Earwig

Earwigs
Temporal range: 208–0 Ma Late Triassic to Recent
Earwig on white background.jpg
Female common earwig, Forficula auricularia
Scientific classification
Kingdom:Animalia
Phylum:Arthropoda
Class:Insecta
Order:Dermaptera
De Geer, 1773
Suborders
Synonyms
  • Euplecoptera
  • Euplexoptera
  • Forficulida

Earwigs make up the insect order Dermaptera. With about 2,000 species[1] in 12 families, they are one of the smaller insect orders. Earwigs have characteristic cerci, a pair of forceps-like pincers on their abdomen, and membranous wings folded underneath short, rarely used forewings, hence the scientific order name, "skin wings". Some groups are tiny parasites on mammals and lack the typical pincers. Earwigs are found on all continents except Antarctica.

Earwigs are mostly nocturnal and often hide in small, moist crevices during the day, and are active at night, feeding on a wide variety of insects and plants. Damage to foliage, flowers, and various crops is commonly blamed on earwigs, especially the common earwig Forficula auricularia.

Earwigs have five molts in the year before they become adults. Many earwig species display maternal care, which is uncommon among insects. Female earwigs may care for their eggs, and even after they have hatched as nymphs will continue to watch over offspring until their second molt. As the nymphs molt, sexual dimorphism such as differences in pincer shapes begins to show.

Some earwig specimen fossils are in the extinct suborders Archidermaptera or Eodermaptera, the former dating to the Late Triassic and the latter to the Middle Jurassic. Many orders of insect have been theorized to be closely related to earwigs, though the icebugs of Grylloblattaria are most likely.

Etymology

Earwig diagram with wings extended and closed

The scientific name for the order, "Dermaptera", is Greek in origin, stemming from the words derma, meaning skin, and pteron (plural ptera), wing. It was coined by Charles De Geer in 1773. The common term, earwig, is derived from the Old English ēare, which means "ear", and wicga, which means "insect", or literally, "beetle".[2] Entomologists suggest that the origin of the name is a reference to the appearance of the hindwings, which are unique and distinctive among insects, and resemble a human ear when unfolded.[3][4] The name is more popularly thought to be related to the old wives' tale that earwigs burrowed into the brains of humans through the ear and laid their eggs there.[5] Earwigs are not known to purposefully climb into ear canals, but there have been anecdotal reports of earwigs being found in the ear.[6]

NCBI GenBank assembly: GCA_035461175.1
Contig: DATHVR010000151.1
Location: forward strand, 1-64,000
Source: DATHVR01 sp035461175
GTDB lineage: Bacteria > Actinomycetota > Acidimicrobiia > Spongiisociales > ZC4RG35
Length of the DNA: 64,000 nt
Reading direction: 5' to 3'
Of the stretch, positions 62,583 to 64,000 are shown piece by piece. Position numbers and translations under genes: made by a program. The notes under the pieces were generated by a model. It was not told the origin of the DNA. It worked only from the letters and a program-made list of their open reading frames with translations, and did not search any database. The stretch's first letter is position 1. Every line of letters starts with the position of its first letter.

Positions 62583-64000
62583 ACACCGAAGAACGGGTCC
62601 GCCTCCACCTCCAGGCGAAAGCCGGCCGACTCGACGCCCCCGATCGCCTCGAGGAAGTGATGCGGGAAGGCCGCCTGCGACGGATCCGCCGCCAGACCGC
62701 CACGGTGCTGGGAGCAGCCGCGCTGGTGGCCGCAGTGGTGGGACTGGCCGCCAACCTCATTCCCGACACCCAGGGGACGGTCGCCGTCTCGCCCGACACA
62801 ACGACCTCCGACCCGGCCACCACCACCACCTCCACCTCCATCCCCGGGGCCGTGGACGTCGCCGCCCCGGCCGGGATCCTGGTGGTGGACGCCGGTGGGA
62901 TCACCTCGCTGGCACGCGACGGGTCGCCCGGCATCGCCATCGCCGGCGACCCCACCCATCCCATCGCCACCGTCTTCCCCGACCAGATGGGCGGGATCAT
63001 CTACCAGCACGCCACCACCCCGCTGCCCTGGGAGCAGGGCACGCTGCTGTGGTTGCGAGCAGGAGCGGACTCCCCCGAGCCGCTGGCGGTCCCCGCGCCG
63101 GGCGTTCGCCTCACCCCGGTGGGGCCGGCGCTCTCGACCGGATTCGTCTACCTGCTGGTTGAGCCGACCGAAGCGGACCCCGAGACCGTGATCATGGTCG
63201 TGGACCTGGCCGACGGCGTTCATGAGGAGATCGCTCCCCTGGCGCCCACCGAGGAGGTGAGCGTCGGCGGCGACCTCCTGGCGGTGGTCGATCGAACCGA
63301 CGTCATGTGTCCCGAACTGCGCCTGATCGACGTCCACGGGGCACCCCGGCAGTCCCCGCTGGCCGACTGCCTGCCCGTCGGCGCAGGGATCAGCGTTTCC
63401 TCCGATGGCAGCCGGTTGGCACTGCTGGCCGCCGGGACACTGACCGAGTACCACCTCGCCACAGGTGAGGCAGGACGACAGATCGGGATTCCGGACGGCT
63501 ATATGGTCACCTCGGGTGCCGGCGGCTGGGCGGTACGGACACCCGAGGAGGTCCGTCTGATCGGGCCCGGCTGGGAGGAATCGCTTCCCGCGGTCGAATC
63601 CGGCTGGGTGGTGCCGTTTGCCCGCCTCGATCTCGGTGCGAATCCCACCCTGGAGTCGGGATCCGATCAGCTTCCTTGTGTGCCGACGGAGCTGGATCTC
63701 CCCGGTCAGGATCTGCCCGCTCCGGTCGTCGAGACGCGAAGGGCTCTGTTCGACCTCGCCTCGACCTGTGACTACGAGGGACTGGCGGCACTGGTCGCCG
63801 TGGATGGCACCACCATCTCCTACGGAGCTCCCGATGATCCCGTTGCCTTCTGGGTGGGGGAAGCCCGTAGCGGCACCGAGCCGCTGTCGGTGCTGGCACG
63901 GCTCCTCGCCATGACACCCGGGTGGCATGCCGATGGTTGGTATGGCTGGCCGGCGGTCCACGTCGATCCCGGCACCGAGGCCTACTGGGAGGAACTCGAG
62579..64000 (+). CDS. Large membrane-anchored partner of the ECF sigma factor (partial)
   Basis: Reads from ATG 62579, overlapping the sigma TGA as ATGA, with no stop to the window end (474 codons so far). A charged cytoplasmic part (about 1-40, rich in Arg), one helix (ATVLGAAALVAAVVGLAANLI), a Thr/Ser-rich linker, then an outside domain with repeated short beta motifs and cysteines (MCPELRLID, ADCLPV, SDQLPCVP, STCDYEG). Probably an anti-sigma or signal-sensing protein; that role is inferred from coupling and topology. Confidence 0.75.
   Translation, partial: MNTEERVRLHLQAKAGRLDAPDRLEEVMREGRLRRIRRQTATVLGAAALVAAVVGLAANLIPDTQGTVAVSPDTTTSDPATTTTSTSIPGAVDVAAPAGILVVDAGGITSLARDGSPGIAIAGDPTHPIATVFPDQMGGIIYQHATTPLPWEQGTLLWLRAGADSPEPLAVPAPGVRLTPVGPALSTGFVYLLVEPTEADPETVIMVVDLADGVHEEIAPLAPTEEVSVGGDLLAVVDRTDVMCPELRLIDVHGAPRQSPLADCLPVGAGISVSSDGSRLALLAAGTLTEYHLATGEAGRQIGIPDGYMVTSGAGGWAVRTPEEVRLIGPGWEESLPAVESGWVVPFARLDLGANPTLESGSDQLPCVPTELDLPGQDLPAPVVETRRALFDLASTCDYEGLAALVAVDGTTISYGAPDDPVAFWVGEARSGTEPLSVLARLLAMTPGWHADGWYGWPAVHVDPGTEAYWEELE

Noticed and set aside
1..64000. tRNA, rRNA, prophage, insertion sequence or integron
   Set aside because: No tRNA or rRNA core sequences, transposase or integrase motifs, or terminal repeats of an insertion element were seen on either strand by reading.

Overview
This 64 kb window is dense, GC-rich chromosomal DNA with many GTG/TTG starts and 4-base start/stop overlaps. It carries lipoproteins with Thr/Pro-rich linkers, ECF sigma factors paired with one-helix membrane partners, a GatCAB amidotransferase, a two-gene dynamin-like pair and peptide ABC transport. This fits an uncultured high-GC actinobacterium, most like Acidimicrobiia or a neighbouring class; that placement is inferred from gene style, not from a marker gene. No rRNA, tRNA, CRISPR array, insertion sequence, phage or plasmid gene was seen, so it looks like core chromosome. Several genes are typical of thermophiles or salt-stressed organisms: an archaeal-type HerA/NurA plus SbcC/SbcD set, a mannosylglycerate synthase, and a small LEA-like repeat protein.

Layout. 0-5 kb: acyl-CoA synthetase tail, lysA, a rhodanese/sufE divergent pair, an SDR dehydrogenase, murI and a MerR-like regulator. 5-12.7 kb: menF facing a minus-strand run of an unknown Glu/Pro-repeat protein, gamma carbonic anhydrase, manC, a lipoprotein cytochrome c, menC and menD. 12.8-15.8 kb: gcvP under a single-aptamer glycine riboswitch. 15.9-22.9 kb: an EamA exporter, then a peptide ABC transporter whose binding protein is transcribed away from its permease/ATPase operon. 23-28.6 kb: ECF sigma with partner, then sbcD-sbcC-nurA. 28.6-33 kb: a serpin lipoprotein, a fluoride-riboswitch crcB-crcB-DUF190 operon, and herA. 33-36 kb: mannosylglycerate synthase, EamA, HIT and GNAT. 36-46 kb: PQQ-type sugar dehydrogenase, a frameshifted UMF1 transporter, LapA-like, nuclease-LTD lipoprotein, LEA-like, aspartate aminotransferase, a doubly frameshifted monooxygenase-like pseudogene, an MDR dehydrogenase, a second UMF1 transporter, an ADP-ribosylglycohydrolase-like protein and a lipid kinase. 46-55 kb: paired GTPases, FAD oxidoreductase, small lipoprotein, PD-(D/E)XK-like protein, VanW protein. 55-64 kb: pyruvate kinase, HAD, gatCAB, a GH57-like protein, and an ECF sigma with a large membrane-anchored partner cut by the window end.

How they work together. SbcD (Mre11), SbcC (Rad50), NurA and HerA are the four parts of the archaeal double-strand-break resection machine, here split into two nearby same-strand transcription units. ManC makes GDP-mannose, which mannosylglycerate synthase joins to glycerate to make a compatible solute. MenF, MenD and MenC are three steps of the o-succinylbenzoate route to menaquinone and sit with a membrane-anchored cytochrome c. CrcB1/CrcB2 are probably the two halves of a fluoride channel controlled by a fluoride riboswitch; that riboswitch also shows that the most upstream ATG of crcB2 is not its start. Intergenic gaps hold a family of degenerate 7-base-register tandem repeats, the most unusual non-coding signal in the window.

Other Languages
Afrikaans: Oorkruipers
Alemannisch: Ohrwürmer
العربية: أبو مقص (حشرة)
asturianu: Dermaptera
azərbaycanca: Dermaptera
башҡортса: Айырығойроҡтар
беларуская: Скурыстакрылыя
български: Кожестокрили
Boarisch: Oanschloifa
català: Dermàpters
Cebuano: Sipit
čeština: Škvoři
Deutsch: Ohrwürmer
Ελληνικά: Δερμάπτερα
español: Dermaptera
Esperanto: Forfikuloj
euskara: Dermaptera
فارسی: گوش‌خیزک
français: Dermaptera
Gaeilge: Gailseach
galego: Dermápteros
한국어: 집게벌레목
hrvatski: Uholaže
Bahasa Indonesia: Dermaptera
interlingua: Dermaptera
íslenska: Klaufhalar
italiano: Dermaptera
עברית: צבתנאים
Kiswahili: Mdudu-koleo
Кыргызча: Кыпчуур
кырык мары: Важынкапшангы
Latina: Dermaptera
latviešu: Spīļastes
lietuvių: Auslindos
Bahasa Melayu: Lelawi
Nederlands: Oorwormen
Nedersaksies: Gaffeltaand
日本語: ハサミムシ
Nordfriisk: Uarklöögern
norsk: Saksedyr
norsk nynorsk: Saksedyr
Plattdüütsch: Ohrenkniepers
polski: Skorki
português: Dermaptera
Simple English: Earwig
slovenščina: Strigalice
српски / srpski: Ухолаже
srpskohrvatski / српскохрватски: Uholaže
Basa Sunda: Cocopét
svenska: Tvestjärtar
Tagalog: Dermaptera
lea faka-Tonga: Mokohula
українська: Вуховертки
West-Vlams: Ôornbêestn
Winaray: Dermaptera
中文: 蠼螋